Air New Zealand is working with European planemaker ATR on hybrid electric aircraft and what is needed to support them.
The two companies have signed an agreement to explore new propulsion technologies.
Air New Zealand chief executive Christopher Luxon said with this country's large volume of renewable electricity, and Air New Zealand's regional network, the country is seen as the ideal test bed for these technologies.
"Our regional fleet accounts for approximately 40 per cent of our domestic emissions so there's an enormous opportunity for carbon savings. It could be a significant contributor to us reaching our twin goals of carbon neutral growth from 2020 and reducing emissions to 50 per cent of 2005 levels by 2050."
Under the agreement, the partners will investigate the development of these new solutions and the required systems to support them such as airport and regulatory infrastructure, maintenance, ground and flight operations.
Luxon said hybrid aircraft are expected to enter the market in the ''next decade or so'.'
Depending on when hybrid and electric technologies become available for larger turbo-prop aircraft, the airline believed there was potential for these to be a viable option for its regional network.
ATR chief executive Stefan Bortoli said the company believed turboprop technology would be an essential part the future of air transport.
''Hybrid and electric aircraft clearly are in that way forward. The combination of ATR and Air New Zealand jointly exploring the huge opportunities and implications on the whole regional aviation ecosystem is the perfect team,'' he said.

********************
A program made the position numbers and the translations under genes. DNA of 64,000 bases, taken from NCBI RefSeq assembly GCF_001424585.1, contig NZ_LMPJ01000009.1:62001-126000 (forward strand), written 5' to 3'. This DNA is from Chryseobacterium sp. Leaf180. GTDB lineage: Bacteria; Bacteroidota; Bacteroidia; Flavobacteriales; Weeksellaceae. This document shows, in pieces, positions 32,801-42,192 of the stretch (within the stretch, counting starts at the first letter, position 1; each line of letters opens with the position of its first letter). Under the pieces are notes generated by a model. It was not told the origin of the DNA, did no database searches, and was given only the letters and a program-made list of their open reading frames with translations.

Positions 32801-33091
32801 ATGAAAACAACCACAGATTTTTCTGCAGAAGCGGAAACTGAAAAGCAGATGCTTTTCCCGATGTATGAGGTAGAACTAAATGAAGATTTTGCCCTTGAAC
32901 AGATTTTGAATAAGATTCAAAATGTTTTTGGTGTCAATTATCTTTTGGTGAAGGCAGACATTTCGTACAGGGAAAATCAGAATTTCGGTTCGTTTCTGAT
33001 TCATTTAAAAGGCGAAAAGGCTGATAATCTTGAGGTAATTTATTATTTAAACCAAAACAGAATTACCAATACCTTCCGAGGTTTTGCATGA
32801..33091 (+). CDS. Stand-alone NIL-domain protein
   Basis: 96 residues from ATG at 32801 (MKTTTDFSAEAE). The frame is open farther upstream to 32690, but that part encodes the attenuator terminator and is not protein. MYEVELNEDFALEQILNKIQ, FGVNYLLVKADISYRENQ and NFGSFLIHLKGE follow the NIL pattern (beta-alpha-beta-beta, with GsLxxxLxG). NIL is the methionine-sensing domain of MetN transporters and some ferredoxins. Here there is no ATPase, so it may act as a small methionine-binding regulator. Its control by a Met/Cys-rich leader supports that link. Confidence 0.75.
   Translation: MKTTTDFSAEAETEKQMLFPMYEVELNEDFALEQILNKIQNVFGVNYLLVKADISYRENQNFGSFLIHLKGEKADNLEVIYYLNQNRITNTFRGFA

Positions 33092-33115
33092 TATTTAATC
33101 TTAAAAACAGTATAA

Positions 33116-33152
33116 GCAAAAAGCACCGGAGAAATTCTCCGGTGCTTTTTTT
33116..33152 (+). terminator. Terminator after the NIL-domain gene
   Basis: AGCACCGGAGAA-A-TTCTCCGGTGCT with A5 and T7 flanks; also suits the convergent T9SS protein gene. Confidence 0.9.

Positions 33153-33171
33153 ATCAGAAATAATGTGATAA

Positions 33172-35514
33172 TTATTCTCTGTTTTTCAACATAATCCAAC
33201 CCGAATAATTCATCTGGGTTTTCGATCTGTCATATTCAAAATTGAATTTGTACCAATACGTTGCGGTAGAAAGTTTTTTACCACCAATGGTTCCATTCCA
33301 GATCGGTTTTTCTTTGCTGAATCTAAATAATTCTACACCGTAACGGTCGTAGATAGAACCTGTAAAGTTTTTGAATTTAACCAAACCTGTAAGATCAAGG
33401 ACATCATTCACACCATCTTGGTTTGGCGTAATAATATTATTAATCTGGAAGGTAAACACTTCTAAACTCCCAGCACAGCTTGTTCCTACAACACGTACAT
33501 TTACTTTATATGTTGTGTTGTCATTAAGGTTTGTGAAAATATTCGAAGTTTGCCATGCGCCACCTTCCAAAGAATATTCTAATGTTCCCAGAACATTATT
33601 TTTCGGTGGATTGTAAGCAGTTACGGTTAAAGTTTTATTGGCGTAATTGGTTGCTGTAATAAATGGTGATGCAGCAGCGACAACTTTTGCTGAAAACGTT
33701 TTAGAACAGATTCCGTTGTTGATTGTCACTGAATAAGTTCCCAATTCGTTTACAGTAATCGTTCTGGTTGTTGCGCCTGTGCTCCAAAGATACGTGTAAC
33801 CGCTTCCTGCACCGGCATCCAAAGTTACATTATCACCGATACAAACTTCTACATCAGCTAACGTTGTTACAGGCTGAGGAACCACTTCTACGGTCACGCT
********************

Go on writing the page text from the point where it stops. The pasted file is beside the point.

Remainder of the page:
ATR is based in Toulouse and is a joint venture between Leonardo of Italy and Airbus.
The pace of developing hybrid-electric aircraft has been quickening this year.
Boeing-backed Zunum said it aimed to have its first hybrid-electric aircraft delivered to a charter airline in 2022. The aircraft will fly up to 12 passengers more than 1000km and the United States company wants to build larger planes with greater range.
The new aircraft would be powered by twin fans attached to the rear of its fuselage. The covered fans will be driven by battery-powered electric motors. A conventional fuel-powered motor will initially serve as a back-up system.
Airbus, Rolls-Royce and Siemens have also formed a partnership which aims at developing a demonstrator.
The companies' E-Fan X hybrid-electric demonstrator is anticipated to fly in 2020 following ground testing, provisionally on a four-engine BAe 146, with one of the aircraft's four engines replaced by a 2MW electric motor.
In June Air New Zealand announced it had entered a partnership with the innovation arm of United States airline JetBlue Airways that has already invested in flying cars and electric planes.
The airlines announced an international innovation partnership around JetBlue Technology Ventures (JTV), the venture capital subsidiary of JetBlue Airways, a Silicon-Valley-based company, which incubates, invests in, and partners with early-stage start-ups.
Among JetBlue Technology's existing moves has been an investment in Joby Aviation, a startup that's developed an electric-powered short hop vertical takeoff taxi and Zunum.